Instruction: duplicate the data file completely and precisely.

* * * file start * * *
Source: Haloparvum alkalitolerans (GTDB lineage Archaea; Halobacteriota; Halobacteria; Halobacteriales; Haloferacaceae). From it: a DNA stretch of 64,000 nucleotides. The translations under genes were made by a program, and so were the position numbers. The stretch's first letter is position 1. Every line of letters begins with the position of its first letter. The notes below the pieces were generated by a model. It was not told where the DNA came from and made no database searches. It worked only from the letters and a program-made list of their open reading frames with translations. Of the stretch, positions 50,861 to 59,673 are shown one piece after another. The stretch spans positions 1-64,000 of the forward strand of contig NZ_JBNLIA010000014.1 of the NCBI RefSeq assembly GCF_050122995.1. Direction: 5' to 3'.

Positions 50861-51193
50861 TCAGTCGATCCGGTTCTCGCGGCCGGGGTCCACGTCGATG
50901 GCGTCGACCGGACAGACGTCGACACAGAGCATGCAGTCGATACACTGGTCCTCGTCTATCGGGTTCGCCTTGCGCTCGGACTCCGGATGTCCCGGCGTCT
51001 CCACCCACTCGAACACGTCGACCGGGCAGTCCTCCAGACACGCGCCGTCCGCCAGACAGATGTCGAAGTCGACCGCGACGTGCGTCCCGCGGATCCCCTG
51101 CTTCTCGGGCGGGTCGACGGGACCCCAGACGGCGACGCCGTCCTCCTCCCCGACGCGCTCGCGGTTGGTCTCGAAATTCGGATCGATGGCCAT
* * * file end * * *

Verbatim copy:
Source: Haloparvum alkalitolerans (GTDB lineage Archaea; Halobacteriota; Halobacteria; Halobacteriales; Haloferacaceae). From it: a DNA stretch of 64,000 nucleotides. The translations under genes were made by a program, and so were the position numbers. The stretch's first letter is position 1. Every line of letters begins with the position of its first letter. The notes below the pieces were generated by a model. It was not told where the DNA came from and made no database searches. It worked only from the letters and a program-made list of their open reading frames with translations. Of the stretch, positions 50,861 to 59,673 are shown one piece after another. The stretch spans positions 1-64,000 of the forward strand of contig NZ_JBNLIA010000014.1 of the NCBI RefSeq assembly GCF_050122995.1. Direction: 5' to 3'.

Positions 50861-51193
50861 TCAGTCGATCCGGTTCTCGCGGCCGGGGTCCACGTCGATG
50901 GCGTCGACCGGACAGACGTCGACACAGAGCATGCAGTCGATACACTGGTCCTCGTCTATCGGGTTCGCCTTGCGCTCGGACTCCGGATGTCCCGGCGTCT
51001 CCACCCACTCGAACACGTCGACCGGGCAGTCCTCCAGACACGCGCCGTCCGCCAGACAGATGTCGAAGTCGACCGCGACGTGCGTCCCGCGGATCCCCTG
51101 CTTCTCGGGCGGGTCGACGGGACCCCAGACGGCGACGCCGTCCTCCTCCCCGACGCGCTCGCGGTTGGTCTCGAAATTCGGATCGATGGCCAT